I remember seeing in the book by Kreiss "Time-dependent partial differential equations and their numerical solution" that if some elliptic differential operator satisfies $$(Lu,u)\leq K(u.u)$$ for the equation $u_t=Lu+f$ with some boundary condition then it can be shown that, the equation is stable, that is continuously depends on the initial data. However, when I think of $L:=u''$ and $u=-\sin(nx)$ on $(0,\pi)$ as a solution of $u_t=u''+n^2\sin(nx)$, I have boundary conditions as zero at both ends independently of $n$. Then we can calculate \begin{equation} (Lu,u)=(u^{\prime\prime},u) = \int u^{\prime\prime} udx = n^2 \int \sin^2(nx)dx \end{equation} and \begin{equation} (u,u)= \int u^2dx = \int \sin^2(nx)dx \end{equation} Clearly, the inequality $(Lu,u)\leq K(u,u)$ doesn't hold as $n$ increases, even though second derivative is a proper elliptic operator. What am I missing here? I did not put the proof here but it is just a few lines, however the example above contradicts to the statement.

When does the estimate $(Lu,u)\leq K(u.u)$ hold then?

  • $\begingroup$ In how far is this a contradiction? The theorem of Kreiss appears to give a sufficient but not a necessary condition. You should clarify your question (I don't the theorem, however.) $\endgroup$ – shuhalo Sep 24 '12 at 9:10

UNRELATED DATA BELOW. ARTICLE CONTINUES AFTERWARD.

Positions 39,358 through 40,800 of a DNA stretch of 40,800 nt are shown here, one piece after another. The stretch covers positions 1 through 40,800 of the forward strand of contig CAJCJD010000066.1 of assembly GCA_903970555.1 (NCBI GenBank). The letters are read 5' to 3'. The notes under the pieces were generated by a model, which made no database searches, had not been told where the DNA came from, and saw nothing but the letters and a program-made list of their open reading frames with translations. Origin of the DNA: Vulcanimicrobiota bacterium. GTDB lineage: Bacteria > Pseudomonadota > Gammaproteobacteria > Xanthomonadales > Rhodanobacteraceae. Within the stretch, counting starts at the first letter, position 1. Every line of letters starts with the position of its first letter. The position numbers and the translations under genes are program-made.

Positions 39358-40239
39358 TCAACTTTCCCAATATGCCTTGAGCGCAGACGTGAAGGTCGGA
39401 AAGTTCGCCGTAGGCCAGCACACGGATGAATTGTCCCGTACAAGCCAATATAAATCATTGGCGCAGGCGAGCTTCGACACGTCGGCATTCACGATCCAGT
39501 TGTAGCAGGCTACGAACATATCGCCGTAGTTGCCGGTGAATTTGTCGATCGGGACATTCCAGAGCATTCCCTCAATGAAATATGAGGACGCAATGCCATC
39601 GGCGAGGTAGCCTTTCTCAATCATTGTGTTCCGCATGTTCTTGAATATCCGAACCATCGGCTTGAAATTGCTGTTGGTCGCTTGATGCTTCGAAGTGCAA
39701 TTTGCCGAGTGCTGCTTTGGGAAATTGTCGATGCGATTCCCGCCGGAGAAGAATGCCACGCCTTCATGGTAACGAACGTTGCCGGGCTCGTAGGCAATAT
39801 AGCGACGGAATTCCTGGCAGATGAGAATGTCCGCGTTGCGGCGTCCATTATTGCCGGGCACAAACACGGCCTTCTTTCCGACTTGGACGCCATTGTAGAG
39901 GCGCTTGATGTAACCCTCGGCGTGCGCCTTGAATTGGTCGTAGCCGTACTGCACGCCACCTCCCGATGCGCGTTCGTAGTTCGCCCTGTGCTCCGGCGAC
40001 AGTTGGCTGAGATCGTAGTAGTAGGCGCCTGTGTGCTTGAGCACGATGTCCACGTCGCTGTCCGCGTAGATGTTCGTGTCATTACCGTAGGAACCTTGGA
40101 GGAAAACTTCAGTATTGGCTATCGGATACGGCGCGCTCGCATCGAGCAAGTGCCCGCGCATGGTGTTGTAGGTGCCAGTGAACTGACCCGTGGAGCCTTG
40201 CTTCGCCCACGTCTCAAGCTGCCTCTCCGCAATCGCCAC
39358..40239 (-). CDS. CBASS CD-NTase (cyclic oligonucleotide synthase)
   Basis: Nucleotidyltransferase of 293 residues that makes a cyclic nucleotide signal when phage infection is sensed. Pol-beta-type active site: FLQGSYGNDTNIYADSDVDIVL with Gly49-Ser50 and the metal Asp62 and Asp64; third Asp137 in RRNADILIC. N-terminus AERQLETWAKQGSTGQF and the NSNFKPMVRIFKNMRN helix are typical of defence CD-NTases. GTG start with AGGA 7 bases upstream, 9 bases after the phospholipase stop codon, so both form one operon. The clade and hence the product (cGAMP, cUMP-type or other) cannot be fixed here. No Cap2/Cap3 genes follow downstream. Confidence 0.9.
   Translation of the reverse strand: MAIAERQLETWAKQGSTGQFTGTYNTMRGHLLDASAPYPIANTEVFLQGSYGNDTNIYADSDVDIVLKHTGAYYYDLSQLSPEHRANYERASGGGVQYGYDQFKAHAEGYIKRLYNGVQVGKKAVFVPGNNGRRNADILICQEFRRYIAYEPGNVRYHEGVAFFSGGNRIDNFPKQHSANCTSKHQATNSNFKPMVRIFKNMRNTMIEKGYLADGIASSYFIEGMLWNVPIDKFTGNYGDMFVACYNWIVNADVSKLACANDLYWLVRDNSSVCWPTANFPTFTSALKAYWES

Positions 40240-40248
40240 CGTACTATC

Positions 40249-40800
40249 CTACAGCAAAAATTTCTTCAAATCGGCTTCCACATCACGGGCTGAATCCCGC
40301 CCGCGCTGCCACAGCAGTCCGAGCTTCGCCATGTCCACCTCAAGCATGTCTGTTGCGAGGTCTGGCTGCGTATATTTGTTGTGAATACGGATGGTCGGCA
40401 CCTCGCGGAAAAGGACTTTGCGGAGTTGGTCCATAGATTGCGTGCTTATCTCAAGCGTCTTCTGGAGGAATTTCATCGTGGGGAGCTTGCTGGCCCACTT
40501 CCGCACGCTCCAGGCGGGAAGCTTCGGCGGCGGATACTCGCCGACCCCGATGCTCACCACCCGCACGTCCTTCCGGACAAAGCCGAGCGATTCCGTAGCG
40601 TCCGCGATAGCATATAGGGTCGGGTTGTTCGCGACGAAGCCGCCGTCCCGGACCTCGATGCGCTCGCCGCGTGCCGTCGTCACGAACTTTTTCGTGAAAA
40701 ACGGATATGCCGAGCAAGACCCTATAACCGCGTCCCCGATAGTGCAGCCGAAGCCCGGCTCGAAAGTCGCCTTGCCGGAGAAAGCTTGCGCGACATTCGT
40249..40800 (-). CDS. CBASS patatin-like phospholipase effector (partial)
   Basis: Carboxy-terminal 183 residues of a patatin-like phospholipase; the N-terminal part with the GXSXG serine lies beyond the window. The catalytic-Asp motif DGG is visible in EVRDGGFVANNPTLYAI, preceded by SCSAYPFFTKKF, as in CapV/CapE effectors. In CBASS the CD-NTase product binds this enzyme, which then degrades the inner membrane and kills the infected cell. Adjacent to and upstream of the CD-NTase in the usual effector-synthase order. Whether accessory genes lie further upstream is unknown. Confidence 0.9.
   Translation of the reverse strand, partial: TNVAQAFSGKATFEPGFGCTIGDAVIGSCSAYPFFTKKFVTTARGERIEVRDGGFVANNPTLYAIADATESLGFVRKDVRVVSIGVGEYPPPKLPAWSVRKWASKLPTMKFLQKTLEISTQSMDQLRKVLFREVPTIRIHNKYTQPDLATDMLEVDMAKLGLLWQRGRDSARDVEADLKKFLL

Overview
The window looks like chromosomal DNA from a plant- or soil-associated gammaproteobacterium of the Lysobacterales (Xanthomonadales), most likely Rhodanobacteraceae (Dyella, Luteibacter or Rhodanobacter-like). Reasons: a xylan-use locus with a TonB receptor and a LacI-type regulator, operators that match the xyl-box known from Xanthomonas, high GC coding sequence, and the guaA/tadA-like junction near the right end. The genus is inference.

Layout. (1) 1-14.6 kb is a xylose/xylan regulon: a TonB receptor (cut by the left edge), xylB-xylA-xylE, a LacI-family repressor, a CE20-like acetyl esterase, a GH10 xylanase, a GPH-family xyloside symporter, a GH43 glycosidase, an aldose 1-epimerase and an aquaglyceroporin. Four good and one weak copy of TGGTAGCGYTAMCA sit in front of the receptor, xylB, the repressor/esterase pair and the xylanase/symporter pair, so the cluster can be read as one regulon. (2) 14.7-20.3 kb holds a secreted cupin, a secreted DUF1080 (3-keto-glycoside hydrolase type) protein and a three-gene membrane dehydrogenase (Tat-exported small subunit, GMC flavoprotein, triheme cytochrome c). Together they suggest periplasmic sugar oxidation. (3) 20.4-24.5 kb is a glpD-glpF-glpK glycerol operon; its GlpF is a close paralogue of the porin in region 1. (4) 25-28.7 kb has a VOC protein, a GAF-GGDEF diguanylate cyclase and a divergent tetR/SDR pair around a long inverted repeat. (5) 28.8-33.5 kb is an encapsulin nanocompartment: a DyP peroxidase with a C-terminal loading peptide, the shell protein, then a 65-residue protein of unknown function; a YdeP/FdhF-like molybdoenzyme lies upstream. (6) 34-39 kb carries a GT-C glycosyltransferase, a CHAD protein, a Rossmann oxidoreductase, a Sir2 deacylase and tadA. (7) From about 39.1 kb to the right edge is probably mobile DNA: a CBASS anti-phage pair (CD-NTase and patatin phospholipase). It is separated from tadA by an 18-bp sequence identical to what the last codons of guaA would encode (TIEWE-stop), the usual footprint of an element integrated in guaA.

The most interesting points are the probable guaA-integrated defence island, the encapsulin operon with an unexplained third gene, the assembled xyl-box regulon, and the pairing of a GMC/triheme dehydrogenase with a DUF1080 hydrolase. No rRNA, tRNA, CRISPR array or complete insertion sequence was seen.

I get $u''=-n^2 u$, and the condition holds with $K=0$.

By the way, Kreiss' conclusion holds for any linear operator; no ellipticity must be assumed.

| cite | improve this answer | |
  • $\begingroup$ wait a second, if $u=-\sin(nx)$ then $u'=-n\cos(nx)$ and $u'=n^2\sin(nx)$. I chose ``-'' sign on purpose, the problem is in the magnitude, that the second derivative get this $n^2$ factor...It is good that the argument is for the general operator but I don't have a book handy to verify the conditions of the argument and want to have a precise statement for which functions it is satisfied. $\endgroup$ – Kamil Sep 25 '12 at 0:48
  • $\begingroup$ @Medan: You made an elementary mistake. You get an additional factor $-1$. when you express $u''$ in terms of $u$, or when you multiply $u''u$. You get the same result when you begin with $u=\pm \sin (nx)$ with either sign. $\endgroup$ – Arnold Neumaier Sep 25 '12 at 7:12
  • $\begingroup$ Arnold, but is this condition sufficient or also necessary? $\endgroup$ – Kamil Sep 26 '12 at 0:35
  • $\begingroup$ The condition is sufficient only, but it is the one one usually tries to meet when checking for continuous dependence. No other easily verifiable condition is known. $\endgroup$ – Arnold Neumaier Sep 26 '12 at 8:02

Your Answer

By clicking “Post Your Answer”, you agree to our terms of service, privacy policy and cookie policy

Not the answer you're looking for? Browse other questions tagged or ask your own question.